May 29, 1453: Fall of Constantinople

Screen Shot 2017 05 29 at 1.18.41 pm

The Fall of Constantinople occurred on May 29, 1453, after a siege that began on April 6. The battle was part of the Byzantine-Ottoman Wars (1265-1453).

Screen Shot 2017 05 29 at 1.18.41 pm

Ascending to the Ottoman throne in 1451, Mehmed II began planning to reduce Constantinople's Byzantine capital.

The Empire was led by Constantine XI, reduced to the area around the city and a large part of the Peloponnese in Greece. Already possessing a fortress on the Asian side of the Bosporus, Anadolu Hisari, Mehmed began constructing one on the European shore known as Rumeli Hisari.

Effectively taking control of the strait, Mehmed was able to cut off Constantinople from the Black Sea and any potential aid that might be received from the Genoese colonies in the region. Constantine was increasingly concerned about the Ottoman threat and appealed to Pope Nicholas V for aid. Despite centuries of animosity between the Orthodox and Roman churches, Nicholas agreed to seek help in the West. This was largely fruitless as many of the Western nations were engaged in their conflicts and could not spare men or money to aid Constantinople.

While Mehmed tightened the noose around Constantinople, elements of his army swept through the region, capturing minor Byzantine outposts. Emplacing his large cannon, he began battering at the Theodosian Walls with little effect. As the gun required three hours to reload, the Byzantines could repair the damage caused between shots.

As initial assaults against the Theodosian Walls had repeatedly failed, Mehmed ordered his men to begin digging tunnels to mine beneath the Byzantine defences.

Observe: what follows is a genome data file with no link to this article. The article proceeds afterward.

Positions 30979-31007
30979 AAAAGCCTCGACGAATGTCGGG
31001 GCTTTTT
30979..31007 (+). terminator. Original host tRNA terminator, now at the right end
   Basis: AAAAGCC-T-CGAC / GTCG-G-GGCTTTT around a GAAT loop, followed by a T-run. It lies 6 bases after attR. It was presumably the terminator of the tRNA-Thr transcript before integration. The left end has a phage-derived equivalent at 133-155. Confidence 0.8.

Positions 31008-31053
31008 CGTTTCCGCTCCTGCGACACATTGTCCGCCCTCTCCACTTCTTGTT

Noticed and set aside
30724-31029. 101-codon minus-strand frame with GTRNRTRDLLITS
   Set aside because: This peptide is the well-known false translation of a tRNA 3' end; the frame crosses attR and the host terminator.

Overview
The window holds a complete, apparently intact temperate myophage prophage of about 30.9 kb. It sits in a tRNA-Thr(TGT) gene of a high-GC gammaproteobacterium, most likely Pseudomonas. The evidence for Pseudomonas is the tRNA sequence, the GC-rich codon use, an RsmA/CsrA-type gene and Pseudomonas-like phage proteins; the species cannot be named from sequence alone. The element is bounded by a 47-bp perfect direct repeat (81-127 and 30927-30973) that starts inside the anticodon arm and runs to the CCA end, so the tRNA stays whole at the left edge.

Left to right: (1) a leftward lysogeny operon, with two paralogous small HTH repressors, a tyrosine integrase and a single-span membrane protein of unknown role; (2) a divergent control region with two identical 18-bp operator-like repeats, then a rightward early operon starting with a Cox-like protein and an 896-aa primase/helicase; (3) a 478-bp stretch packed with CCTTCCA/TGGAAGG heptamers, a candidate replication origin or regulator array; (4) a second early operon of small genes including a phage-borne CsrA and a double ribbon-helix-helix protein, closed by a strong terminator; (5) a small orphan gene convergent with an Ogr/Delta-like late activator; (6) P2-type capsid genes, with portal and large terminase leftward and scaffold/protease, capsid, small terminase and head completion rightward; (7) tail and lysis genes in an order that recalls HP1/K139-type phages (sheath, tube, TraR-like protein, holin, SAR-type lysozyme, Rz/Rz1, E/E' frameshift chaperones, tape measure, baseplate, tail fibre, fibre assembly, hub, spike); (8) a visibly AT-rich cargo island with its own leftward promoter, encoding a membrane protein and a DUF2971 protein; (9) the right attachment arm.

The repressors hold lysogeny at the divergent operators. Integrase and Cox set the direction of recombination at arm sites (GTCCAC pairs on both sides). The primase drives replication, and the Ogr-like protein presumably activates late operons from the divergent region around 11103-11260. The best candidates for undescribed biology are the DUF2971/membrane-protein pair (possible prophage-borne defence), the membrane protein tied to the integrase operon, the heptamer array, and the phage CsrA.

Constantinople began to plummet as word was received that no aid would come from Venice. In addition, a series of omens, including a thick, unexpected fog that blanketed the city on May 26, convinced many that the city was about to fall. Believing that the fog masked the departure of the Holy Spirit from Hagia Sophia, the population braced for the worst. Frustrated by the lack of progress, Mehmed called a council of war on May 26. Meeting with his commanders, he decided that a massive assault would be launched on the night of May 28/29 after a period of rest and prayer.

Shortly before midnight on May 28, Mehmed sent his auxiliaries forward. Poorly equipped, they were intended to tire and kill as many of the defenders as possible. These were followed by an assault against the weakened Blachernae walls by troops from Anatolia.

These men succeeded in breaking through but were quickly counterattacked and driven back. Having succeeded, Mehmed's men attacked next but were held by Byzantine forces under Giustiniani. The Byzantines in Blachernae held until Giustiniani was badly wounded. As their commander was taken to the rear, the defence began to collapse.

To the south, Constantine led forces defending the walls in the Lycus Valley. Also, under heavy pressure, his position began to collapse when the Ottomans found that the Kerkoporta gate to the north had been left open. Constantine was forced to fall back with the enemy surging through the gate and unable to hold the walls. Opening additional gates, the Ottomans poured into the city.

Though his exact fate is unknown, Constantine is believed to be killed, leading to a last desperate attack against the enemy. Fanning out, the Ottomans began moving through the city, with Mehmed assigning men to protect key buildings.

Having taken the city, Mehmed allowed his men to plunder its riches for three days.

Ottoman losses during the siege are not known, but it is believed that the defenders lost around 4,000 men. A devastating blow to Christendom, the loss of Constantinople, led Pope Nicholas to call for an immediate crusade to recover the city.

Despite his pleas, no Western monarch stepped forward to lead the effort. A turning point in Western history, the Fall of Constantinople is seen as the end of the Middle Ages and the beginning of the Renaissance. Following the Fall of Constantinople, Hagia Sophia was turned into a mosque.

Fleeing the city, Greek scholars arrived in the West with priceless knowledge and rare manuscripts. The loss of Constantinople also severed European trade links with Asia leading many to seek routes east by sea and keying the age of exploration. For Mehmed, the city's capture earned him the title "The Conqueror" and provided him with a key base for campaigns into Europe.

The Ottoman Empire held the city until its collapse after WWI.

Read More -The Formal Opening of Constantinople's Church of St. Saviour in Chora as a Mosque Sparks Controversy

GCT Team

This article was researched and written by a GCT team member.

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